How To Start A Masonry Business In New York

How to Start a Masonry Business In New York

There are some steps you may have to take in order to start your masonry company (concrete, stone, brick, tuckpointing, etc.) in the state of New York. You may want to start here:  How To Start A Masonry Business.

Getting started– The state of New York has a website about starting a business  here:

How to start a masonry business in New York

1. Register your masonry business name.

You need to register your business name:

If you need help selecting a name for your masonry business:  Choosing a Business Name and Masonry Business Name Ideas

2. Select your business structure.

Sole-proprietor, LLC, Partnership, Corporation, etc.  Find out more here:

3.  Register your masonry business.

You can find out more about registering your masonry business with the state of New York here:

4. Open a Business Checking Account.

You will need to open a separate bank account for your masonry business with your new business name.

5. Find out about taxes and hire an accountant.

You may want to file your own taxes if you are a small company. As you grow, it will be easier to have an accountant do the work. More info about taxes here: and

6.  Get Liability Insurance.

Find an insurance agent that offers liability insurance.  You may want to shop around, as prices and options can vary.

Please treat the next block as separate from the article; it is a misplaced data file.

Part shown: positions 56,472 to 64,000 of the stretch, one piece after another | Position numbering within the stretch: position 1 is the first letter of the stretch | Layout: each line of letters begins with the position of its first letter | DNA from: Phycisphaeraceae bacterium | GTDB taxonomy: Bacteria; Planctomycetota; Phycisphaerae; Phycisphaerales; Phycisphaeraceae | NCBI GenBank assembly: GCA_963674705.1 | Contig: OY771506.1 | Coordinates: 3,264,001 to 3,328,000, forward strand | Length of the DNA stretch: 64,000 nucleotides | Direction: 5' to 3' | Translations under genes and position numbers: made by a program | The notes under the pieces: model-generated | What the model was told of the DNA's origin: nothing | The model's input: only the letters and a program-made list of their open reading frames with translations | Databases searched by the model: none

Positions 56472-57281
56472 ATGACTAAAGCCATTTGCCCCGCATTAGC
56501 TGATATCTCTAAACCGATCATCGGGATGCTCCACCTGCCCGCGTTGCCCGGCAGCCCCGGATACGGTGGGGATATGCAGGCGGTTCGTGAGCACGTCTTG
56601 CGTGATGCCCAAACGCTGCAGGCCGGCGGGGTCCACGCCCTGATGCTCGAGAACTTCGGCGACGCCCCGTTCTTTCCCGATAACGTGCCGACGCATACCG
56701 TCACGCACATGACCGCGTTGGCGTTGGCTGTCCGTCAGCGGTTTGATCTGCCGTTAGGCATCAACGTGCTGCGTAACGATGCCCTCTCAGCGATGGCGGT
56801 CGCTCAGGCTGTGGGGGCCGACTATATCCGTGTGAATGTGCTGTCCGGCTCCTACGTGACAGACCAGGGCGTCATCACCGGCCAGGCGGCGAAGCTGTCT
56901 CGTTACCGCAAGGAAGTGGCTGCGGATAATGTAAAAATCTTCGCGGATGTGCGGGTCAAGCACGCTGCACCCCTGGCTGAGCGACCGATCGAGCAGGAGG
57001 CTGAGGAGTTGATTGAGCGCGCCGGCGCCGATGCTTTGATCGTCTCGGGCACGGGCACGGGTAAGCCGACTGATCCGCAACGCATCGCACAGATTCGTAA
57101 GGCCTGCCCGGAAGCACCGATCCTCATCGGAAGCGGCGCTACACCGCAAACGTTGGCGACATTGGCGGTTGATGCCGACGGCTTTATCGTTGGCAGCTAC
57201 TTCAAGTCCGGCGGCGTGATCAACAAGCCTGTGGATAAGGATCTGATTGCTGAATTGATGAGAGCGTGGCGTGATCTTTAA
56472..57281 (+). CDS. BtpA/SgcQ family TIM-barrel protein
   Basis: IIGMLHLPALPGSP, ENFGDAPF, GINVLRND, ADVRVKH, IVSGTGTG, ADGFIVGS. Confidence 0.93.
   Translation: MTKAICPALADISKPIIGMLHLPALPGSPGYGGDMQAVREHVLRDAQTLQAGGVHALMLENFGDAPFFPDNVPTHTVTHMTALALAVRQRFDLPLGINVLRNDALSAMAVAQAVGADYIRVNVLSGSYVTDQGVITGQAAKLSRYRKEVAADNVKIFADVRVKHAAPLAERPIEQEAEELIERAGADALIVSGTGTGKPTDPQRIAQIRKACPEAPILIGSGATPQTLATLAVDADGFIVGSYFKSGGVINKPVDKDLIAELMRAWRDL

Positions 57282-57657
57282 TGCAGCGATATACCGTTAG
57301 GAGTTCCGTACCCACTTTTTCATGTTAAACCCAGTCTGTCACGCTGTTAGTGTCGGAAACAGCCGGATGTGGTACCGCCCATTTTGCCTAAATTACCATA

7.  Register as a Contractor.

You will need to check with your county to see requirements for registration.

8. Worker’s Compensation.

The insurance agency that provided your liability insurance should be able to help with this.  You don’t need Worker’s Compensation unless you have employees.

9. Get Health Insurance.

Since you will be self-employed, you will need your own health insurance.  If you have employees, you will need a plan that will include their health needs also.

10. City License.

You may be required to obtain a license to operate your masonry business in a particular locale, whether you are a resident, or not.

11. Permits.

Depending on the locale, you may need to apply for permits before commencing certain types of masonry jobs.

12. Building Code and Inspections.

You must be aware of building codes for your particular job, and may be subject to inspections.

13. OSHA.

Depending on how many employees you have, you may need to follow OSHA regulations.